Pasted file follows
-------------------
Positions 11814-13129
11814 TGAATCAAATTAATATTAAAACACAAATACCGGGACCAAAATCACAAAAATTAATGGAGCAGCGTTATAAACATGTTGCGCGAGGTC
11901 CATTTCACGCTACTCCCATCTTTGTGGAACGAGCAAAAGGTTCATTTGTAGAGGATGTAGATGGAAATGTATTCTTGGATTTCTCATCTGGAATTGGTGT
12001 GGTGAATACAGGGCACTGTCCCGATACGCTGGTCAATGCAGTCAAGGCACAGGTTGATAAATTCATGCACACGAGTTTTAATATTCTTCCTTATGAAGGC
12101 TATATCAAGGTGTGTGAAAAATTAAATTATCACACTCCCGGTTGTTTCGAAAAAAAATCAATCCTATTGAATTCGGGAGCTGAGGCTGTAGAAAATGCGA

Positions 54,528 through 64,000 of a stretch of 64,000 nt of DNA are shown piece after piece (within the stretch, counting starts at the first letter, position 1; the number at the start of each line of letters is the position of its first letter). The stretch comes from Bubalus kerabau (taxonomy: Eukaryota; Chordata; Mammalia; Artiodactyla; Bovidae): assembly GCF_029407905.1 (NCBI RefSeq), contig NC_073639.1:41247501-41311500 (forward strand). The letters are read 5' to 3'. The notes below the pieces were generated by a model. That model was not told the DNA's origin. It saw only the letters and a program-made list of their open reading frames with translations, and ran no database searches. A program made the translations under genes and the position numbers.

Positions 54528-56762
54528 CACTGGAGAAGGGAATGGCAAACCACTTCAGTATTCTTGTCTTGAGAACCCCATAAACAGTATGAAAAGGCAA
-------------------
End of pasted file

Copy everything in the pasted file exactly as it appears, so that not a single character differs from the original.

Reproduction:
Positions 11814-13129
11814 TGAATCAAATTAATATTAAAACACAAATACCGGGACCAAAATCACAAAAATTAATGGAGCAGCGTTATAAACATGTTGCGCGAGGTC
11901 CATTTCACGCTACTCCCATCTTTGTGGAACGAGCAAAAGGTTCATTTGTAGAGGATGTAGATGGAAATGTATTCTTGGATTTCTCATCTGGAATTGGTGT
12001 GGTGAATACAGGGCACTGTCCCGATACGCTGGTCAATGCAGTCAAGGCACAGGTTGATAAATTCATGCACACGAGTTTTAATATTCTTCCTTATGAAGGC
12101 TATATCAAGGTGTGTGAAAAATTAAATTATCACACTCCCGGTTGTTTCGAAAAAAAATCAATCCTATTGAATTCGGGAGCTGAGGCTGTAGAAAATGCGA

Positions 54,528 through 64,000 of a stretch of 64,000 nt of DNA are shown piece after piece (within the stretch, counting starts at the first letter, position 1; the number at the start of each line of letters is the position of its first letter). The stretch comes from Bubalus kerabau (taxonomy: Eukaryota; Chordata; Mammalia; Artiodactyla; Bovidae): assembly GCF_029407905.1 (NCBI RefSeq), contig NC_073639.1:41247501-41311500 (forward strand). The letters are read 5' to 3'. The notes below the pieces were generated by a model. That model was not told the DNA's origin. It saw only the letters and a program-made list of their open reading frames with translations, and ran no database searches. A program made the translations under genes and the position numbers.

Positions 54528-56762
54528 CACTGGAGAAGGGAATGGCAAACCACTTCAGTATTCTTGTCTTGAGAACCCCATAAACAGTATGAAAAGGCAA